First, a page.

"Within the sector lying between 120° W and 60° E longitude and at the 500 mb level, the normal circulation pattern may be described as a relatively broad westerly current (jet) […] A particular longitudinal variation in this circulation pattern frequently appears on the synoptic chart irrespective of season. This anomaly expresses itself as follows: the flow over the North American continent and western Atlantic, which is an essentially zonal motion at a relatively high energy level, subsequently “breaks down” over the European continent or eastern Atlantic into a more cellular motion at a lower energy level. […]
A usual feature […] is the formation of a quasi-stationary warm ridge or anti-cyclone just downstream from the point of “breakdown”. […] Situations, showing the pronounced development of such a quasi-stationary anticyclone were first noted by GARRIOTT (1904), and are now commonly referred to as examples of “blocking action” […]" - classical definition by Rex (1950)
Here in Europe a lot of our synoptic-scale (large-scale, ca. 1000 km) weather is influenced by westerly (from west to east) flow. Alongside the so called storm tracks, cyclones (low-pressure systems) move into Europe and bring weather fronts with them. During a blocking event in the classical sense the cyclones are blocked from moving eastwards by a persistent anti-cyclone (high-pressure system). In Europe blocking is preferentially located west of the British Isles over the north-eastern Atlantic or over Scandinavia. Different subtypes of blocks can be distinguished depending on the relation of the high and low pressure fields. A blocking high just to the north of a low pressure system is termed Rex block. So called Omega blocks consist of a high pressure system in the north and two low pressures systems on the southern flanks. In the pressure surface they look similar to the Greek letter Ω.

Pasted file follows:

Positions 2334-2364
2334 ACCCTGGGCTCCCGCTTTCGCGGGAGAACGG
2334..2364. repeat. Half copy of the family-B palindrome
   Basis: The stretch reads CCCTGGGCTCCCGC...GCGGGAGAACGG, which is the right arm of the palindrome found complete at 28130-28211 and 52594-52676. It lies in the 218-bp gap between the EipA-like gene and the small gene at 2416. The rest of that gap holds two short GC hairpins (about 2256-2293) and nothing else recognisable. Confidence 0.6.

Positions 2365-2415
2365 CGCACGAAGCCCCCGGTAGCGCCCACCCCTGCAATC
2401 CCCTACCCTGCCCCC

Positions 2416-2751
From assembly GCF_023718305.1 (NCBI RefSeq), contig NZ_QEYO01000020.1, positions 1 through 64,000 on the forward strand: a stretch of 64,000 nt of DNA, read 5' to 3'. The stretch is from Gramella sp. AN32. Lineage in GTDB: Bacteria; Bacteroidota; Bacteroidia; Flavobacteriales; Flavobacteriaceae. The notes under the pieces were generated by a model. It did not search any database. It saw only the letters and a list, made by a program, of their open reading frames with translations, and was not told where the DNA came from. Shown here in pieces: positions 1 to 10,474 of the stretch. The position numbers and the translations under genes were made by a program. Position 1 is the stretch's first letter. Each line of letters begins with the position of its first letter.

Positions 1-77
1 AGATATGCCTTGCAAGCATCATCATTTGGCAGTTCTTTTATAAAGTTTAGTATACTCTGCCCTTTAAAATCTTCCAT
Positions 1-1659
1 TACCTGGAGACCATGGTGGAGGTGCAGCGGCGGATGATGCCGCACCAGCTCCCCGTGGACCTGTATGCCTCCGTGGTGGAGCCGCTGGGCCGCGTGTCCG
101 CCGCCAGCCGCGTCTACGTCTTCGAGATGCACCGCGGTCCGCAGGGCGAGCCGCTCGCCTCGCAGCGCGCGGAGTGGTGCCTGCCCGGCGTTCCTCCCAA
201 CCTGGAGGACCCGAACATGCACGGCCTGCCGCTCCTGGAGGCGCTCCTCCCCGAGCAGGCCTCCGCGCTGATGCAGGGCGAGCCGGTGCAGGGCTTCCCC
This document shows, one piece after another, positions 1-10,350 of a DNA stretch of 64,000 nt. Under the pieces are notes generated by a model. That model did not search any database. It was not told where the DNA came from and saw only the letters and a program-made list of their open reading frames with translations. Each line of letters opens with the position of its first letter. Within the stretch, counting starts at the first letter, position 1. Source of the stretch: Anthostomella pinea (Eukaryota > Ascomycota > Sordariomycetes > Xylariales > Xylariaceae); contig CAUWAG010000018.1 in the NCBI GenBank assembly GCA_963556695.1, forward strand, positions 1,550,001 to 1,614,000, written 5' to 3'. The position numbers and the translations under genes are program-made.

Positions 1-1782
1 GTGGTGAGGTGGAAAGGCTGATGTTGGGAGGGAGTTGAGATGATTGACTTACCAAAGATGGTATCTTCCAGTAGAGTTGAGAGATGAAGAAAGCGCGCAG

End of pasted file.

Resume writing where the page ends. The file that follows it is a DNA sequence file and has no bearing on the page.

These arrangements of highs and lows influence the weather in Europe quite significantly by blocking the climatological flow for up to several weeks. These stationary conditions are very favorable for the development of all kinds of extremes which can severely affect weather and thus society. Pfahl and Wernli (2012) showed that up to 80% of summer hot temperature extremes in northern Europe are associated with blocking. Buehler et al. (2011) connected winter cold spells with blocking. More specifically single extreme events like the Russian heatwave (Matsueda 2011), the severe flooding in Pakistan (Galarneau at al. 2010), and the cold European winter all in 2010 (Cattiaux et al. 2010) have been connected to blocking.
Rex, D. F., 1950: Blocking Action in the Middle Troposphere and its Effect upon Regional Climate I: An aerological study of blocking action, Tellus, 2, 196–211, doi:10.1111/j.2153-3490.1950.tb00331.x.
Pfahl, S., and H. Wernli, 2012: Quantifying the relevance of atmospheric blocking for co-located temperature extremes in the Northern Hemisphere on (sub-)daily time scales. Geophys. Res. Lett., 39 (12), doi:10.1029/2012GL052261.
Buehler, T., C. C. Raible, and T. F. Stocker, 2011: The relationship of winter season North Atlantic blocking frequencies to extreme cold or dry spells in the ERA-40. Tellus A, 63 (2), 212–222, doi:10.1111/j.1600-0870.2010.00492.x.
Matsueda, M., 2011: Predictability of Euro-Russian blocking in summer of 2010. Geophys. Res. Lett., 38 (6), L06801, doi:10.1029/2010GL046557.
Galarneau Jr., T. J., Hamill, T. M., Dole, R. M., and Perlwitz, J., 2012: A Multiscale Analysis of the Extreme Weather Events over Western Russia and Northern Pakistan during July 2010, Mon. Wea. Rev., 140, 1639–1664, doi:10.1175/MWR-D-11-00191.1.
Cattiaux, J., R. Vautard, C. Cassou, P. Yiou, V. Masson-Delmotte, and F. Codron, 2010: Winter 2010 in Europe: A cold extreme in a warming climate. Geophys. Res. Lett., 37 (20), L20704, doi:10.1029/2010GL044613.
Pfahl, S., C. Schwierz, M. Croci-Maspoli, C. M. Grams, and H. Wernli, 2015: Importance of latent heat release in ascending air streams for atmospheric blocking. Nature Geoscience, 8, 610–614, doi:10.1038/ngeo2487.
Cassuo, C., and J. Cattiaux, 2016: Disruption of the European climate seasonal clock in a warming world. Nature Climate Change, doi:10.1038/nclimate2969.